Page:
My first stop was amazing. My entire time there, I felt a different cultural atmosphere compared to Boston or Atlanta. This exposure was something that I did not know how to react to, so I just went along with this feeling of uncertainty. From walking along the stone streets of Turkey to taking the tram in Leipzig, Germany, I started to feel more at home. Which is a funny term to use since I was not native to neither of these locations. Once I reached Talloires, France, I felt like I returned “home.”

My first view of Talloires was Lake Annecy. Everyone who traveled here with me was in awe of its blue beauty and the nature surrounding it. By the time I start walking around, I met up with old and surprisingly new friends. I have had a snippet of what my courses will be like, my host’s way of living, and what France has to offer (so much cheese!!!). I am walking into a new, unknown world. As an aspiring, first-generation, person of color, engineer, I am ready to see what the next six weeks have in store for me.

Hernan Gallegos is a rising sophomore from Atlanta, Georgia, majoring in mechanical engineering.

Tufts in Talloires: To new perspectives

This summer, two students from the Bridge to Engineering Success at Tufts (BEST) program will blog their experiences from Tufts in Talloires, a six-week summer program that offers students a dynamic group of courses taught by Tufts faculty in Talloires, France. Students enrolled in this program choose two courses from a selection of undergraduate offerings. In addition to coursework, a wide variety of optional outdoor activities, weekly hikes into the Alps, field trips, and organized events offer each student the opportunity to explore the unique Haute-Savoie region of France. 

Michelle 1 -  postBy Michelle Chan

“Je ne parle pas français.” Following the robot voice of Google Translate, I tried to learn a sentence, preparing to meet my host family who spoke no English. Even if I could pronounce anything correctly, nothing could have prevented the overwhelming first day at the dinner table in which I did not understand a single word of French.

I chose to study abroad through the Tufts in Talloires program precisely to experience this growth-promoting unfamiliarity. One advantage of studying abroad is that my peers are also adjusting to the new environment, so being bad at something suddenly becomes a little less embarrassing than usual. The old adage of “Everybody has to start somewhere” starts to feel realistically applicable. I glance around the dinner table at my French major roommate, my host parents, and the carton of grapefruit juice, feeling brave enough to give it a try, to say, “Pamplemousse.” Grapefruit. The official first word I learned in French.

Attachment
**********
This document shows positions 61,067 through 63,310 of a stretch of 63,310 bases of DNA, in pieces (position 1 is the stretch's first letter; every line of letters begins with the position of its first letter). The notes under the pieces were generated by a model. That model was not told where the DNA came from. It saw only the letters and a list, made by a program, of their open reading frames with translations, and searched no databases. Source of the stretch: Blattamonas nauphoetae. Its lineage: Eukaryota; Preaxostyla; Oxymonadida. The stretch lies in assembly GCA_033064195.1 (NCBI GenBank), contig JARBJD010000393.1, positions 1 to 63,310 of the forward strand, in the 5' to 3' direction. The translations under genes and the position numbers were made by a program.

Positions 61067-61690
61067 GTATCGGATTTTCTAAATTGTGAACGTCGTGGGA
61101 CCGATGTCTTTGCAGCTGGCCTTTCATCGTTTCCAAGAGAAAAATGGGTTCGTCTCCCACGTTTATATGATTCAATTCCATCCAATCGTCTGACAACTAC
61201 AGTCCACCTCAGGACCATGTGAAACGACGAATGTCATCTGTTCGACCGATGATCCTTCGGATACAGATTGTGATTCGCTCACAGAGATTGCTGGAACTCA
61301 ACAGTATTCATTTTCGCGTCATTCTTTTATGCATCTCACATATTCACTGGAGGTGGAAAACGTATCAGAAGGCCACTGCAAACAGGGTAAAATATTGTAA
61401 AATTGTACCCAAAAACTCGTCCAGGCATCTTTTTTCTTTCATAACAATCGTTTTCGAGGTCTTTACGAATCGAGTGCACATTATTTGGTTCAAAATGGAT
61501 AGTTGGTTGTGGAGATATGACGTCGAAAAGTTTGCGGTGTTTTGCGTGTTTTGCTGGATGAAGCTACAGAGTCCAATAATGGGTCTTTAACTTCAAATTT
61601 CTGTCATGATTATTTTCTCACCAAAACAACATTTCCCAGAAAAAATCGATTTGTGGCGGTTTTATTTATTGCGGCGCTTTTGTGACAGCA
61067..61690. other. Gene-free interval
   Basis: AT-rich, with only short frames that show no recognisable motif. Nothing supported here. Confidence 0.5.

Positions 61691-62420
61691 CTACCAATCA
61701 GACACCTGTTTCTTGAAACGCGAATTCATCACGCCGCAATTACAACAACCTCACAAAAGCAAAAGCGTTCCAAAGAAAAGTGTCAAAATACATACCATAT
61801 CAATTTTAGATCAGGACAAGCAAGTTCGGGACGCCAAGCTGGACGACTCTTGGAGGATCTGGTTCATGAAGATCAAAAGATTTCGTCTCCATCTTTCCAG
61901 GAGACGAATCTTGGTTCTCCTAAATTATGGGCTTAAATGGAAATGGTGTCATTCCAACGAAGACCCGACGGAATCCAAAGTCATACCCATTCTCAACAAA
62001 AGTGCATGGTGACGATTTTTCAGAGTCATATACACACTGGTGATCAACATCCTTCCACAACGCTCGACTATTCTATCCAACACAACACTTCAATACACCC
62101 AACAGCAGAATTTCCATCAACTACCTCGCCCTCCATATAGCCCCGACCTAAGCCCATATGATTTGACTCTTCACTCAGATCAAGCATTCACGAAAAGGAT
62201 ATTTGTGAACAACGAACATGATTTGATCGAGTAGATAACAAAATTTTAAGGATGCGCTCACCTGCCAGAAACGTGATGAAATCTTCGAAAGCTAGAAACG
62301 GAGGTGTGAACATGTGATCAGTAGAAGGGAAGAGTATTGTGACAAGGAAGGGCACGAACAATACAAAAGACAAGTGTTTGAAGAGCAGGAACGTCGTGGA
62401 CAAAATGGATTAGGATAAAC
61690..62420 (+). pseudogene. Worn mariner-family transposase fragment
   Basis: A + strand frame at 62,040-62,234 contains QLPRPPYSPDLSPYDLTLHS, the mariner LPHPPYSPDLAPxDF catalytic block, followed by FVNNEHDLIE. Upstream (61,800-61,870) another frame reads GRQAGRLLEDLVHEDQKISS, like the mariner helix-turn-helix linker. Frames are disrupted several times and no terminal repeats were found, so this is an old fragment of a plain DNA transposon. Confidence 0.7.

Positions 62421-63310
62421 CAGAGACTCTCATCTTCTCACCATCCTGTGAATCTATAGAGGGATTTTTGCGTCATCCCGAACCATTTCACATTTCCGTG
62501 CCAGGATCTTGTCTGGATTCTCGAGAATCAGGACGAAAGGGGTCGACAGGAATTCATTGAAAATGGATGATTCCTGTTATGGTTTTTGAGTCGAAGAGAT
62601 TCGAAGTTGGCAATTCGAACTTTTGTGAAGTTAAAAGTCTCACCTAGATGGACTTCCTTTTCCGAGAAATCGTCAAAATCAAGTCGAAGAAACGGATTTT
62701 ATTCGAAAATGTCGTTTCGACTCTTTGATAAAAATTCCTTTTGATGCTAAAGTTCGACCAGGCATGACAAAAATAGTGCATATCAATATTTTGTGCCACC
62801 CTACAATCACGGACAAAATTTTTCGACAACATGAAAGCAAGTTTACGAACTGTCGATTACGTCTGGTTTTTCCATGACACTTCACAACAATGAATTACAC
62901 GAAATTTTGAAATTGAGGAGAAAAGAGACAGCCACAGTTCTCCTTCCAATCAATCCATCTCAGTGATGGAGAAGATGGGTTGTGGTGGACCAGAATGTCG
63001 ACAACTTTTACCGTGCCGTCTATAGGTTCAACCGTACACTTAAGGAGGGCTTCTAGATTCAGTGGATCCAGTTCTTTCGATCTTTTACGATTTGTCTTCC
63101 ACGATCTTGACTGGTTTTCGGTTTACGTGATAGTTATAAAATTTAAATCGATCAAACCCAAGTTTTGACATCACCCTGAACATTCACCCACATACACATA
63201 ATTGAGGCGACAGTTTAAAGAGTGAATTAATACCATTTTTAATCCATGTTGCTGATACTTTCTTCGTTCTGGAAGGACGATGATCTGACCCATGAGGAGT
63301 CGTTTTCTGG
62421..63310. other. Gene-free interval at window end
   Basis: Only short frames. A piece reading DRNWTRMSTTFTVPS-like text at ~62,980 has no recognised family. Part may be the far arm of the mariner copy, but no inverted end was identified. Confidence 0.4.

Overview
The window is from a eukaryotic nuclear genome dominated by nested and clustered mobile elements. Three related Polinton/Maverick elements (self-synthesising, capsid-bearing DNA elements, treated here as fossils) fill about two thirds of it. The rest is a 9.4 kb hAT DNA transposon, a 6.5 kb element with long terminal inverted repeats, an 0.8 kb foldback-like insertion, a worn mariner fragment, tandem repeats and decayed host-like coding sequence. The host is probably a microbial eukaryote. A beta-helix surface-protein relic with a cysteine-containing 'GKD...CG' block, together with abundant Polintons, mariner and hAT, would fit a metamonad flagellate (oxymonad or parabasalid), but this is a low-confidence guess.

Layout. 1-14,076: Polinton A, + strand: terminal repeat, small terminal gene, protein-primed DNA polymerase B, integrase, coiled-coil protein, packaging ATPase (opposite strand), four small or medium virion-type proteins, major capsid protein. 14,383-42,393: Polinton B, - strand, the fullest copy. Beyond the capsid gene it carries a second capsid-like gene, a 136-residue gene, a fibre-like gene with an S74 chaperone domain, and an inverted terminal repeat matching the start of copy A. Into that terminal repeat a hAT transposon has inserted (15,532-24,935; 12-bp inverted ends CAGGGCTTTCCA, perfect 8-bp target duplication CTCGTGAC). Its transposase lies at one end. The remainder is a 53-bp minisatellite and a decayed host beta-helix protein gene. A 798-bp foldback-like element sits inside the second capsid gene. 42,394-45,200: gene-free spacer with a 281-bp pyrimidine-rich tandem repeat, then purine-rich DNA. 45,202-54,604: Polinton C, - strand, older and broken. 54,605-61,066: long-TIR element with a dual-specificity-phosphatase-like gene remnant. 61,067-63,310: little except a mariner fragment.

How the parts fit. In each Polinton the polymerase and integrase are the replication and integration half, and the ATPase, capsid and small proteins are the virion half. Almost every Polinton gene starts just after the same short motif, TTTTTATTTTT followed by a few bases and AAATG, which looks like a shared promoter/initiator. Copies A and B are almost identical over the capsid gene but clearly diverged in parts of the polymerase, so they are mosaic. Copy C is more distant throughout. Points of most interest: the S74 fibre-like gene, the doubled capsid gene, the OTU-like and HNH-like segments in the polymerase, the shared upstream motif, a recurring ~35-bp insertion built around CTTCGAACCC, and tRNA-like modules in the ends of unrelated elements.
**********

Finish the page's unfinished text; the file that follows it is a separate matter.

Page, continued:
My hopes for these six weeks extends past learning a language, but also includes gaining an understanding for French culture and taking unique classes contributing invaluable breadth to my engineering education.

One class I am particularly excited about is Global Health Crises, which the professor designed to be interdisciplinary in a way that causes students with a science background to complain about having too much policy, and those with a social science background to complain about having too much science. As a computer engineering major, which is frankly neither science nor policy, I find importance in learning these subjects to foster an understanding of the real world before tackling its problems.

Now is a good time to take a step back from technical work to develop new perspectives.

Michelle Chan is a rising sophomore from Eugene, Oregon, majoring in computer engineering.

Souvaine appointed to NSF leadership role

Professor of Computer Science Diane Souvaine has been elected vice chair of the National Science Board (NSB), the governing body of the National Science Foundation. It’s the first time in NSF history that women hold the three top leadership positions: director, chair and vice chair.

The 24-member NSB serves as an independent advisor to both the president and Congress on policies related to science and engineering, and education in those disciplines. President Barack Obama first appointed Souvaine to the NSB in 2008 and reappointed her to a second six-year term in 2014.

Aeron wins NSF CAREER award

Shuchin Aeron, assistant professor of electrical and computer engineering, has received a five-year $530,000 NSF early career award for his work advancing multidimensional data science via new algebraic models and algorithms. The outcome of this research will re-invigorate interest from the applied mathematics and signal processing communities in using tools from linear and multilinear algebra that are not currently exploited.

The research involves collaboration with Tufts Department of Mathematics, Tufts Department of Neuroscience and Tufts Interactive Learning and Collaboration Environment (InterLACE) program, Brigham and Women’s Hospital, and AT&T research.

Tufts Silk Lab inspires a silk poem

Professor of biomedical engineering Fiorenzo Omenetto in his lab at the Tufts Science and Technology Center. (Joanie Tobin/Tufts University)

Professor of biomedical engineering Fiorenzo Omenetto in his lab at the Tufts Science and Technology Center. (Joanie Tobin/Tufts University)

The Huffington Post covers the story of a poet and artist who, inspired by the work of Professors David Kaplan and Fiorenzo Omenetto, nano-printed a poem on a silk sensor that can be placed under a person’s skin. The Silk Lab fabricated the film from liquified silk, with the poem written in a six-character chain that corresponds to the silkworm’s filament drawing method.

Artist Jen Bervin’s “Silk Poems” will go on view as part of the group exhibition “Explode Every Day: An Inquiry into the Phenomena of Wonder,” opening on May 28 at the Massachusetts Museum of Contemporary Art.

Zenyuk researches hydrogen fuel cells

Widespread use of electric vehicles could offer relief from pollution, says Assistant Professor of Mechanical Engineering Iryna Zenyuk, and hydrogen fuel cells present the option for a cleaner, more efficient power source. However, the water byproduct created inside a hydrogen fuel cell compromises the cell’s efficiency.

Tufts Now covers the work being done by Zenyuk and colleagues as they develop new ways to see how water droplets form inside a fuel cell’s tiny cathode layer.